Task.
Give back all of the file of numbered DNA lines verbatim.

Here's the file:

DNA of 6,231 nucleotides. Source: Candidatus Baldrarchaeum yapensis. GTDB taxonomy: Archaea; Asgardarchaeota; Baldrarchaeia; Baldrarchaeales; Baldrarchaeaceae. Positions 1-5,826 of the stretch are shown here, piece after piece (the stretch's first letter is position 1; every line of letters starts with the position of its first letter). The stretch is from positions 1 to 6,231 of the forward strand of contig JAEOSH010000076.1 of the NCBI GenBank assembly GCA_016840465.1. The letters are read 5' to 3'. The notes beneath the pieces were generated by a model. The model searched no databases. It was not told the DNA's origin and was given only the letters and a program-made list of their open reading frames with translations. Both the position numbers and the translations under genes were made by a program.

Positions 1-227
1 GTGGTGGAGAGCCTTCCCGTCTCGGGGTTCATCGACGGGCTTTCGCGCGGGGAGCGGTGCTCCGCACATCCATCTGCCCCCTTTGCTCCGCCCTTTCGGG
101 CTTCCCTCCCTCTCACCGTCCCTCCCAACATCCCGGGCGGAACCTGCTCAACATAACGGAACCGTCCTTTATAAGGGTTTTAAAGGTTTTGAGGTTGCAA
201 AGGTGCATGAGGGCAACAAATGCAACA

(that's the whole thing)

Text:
DNA of 6,231 nucleotides. Source: Candidatus Baldrarchaeum yapensis. GTDB taxonomy: Archaea; Asgardarchaeota; Baldrarchaeia; Baldrarchaeales; Baldrarchaeaceae. Positions 1-5,826 of the stretch are shown here, piece after piece (the stretch's first letter is position 1; every line of letters starts with the position of its first letter). The stretch is from positions 1 to 6,231 of the forward strand of contig JAEOSH010000076.1 of the NCBI GenBank assembly GCA_016840465.1. The letters are read 5' to 3'. The notes beneath the pieces were generated by a model. The model searched no databases. It was not told the DNA's origin and was given only the letters and a program-made list of their open reading frames with translations. Both the position numbers and the translations under genes were made by a program.

Positions 1-227
1 GTGGTGGAGAGCCTTCCCGTCTCGGGGTTCATCGACGGGCTTTCGCGCGGGGAGCGGTGCTCCGCACATCCATCTGCCCCCTTTGCTCCGCCCTTTCGGG
101 CTTCCCTCCCTCTCACCGTCCCTCCCAACATCCCGGGCGGAACCTGCTCAACATAACGGAACCGTCCTTTATAAGGGTTTTAAAGGTTTTGAGGTTGCAA
201 AGGTGCATGAGGGCAACAAATGCAACA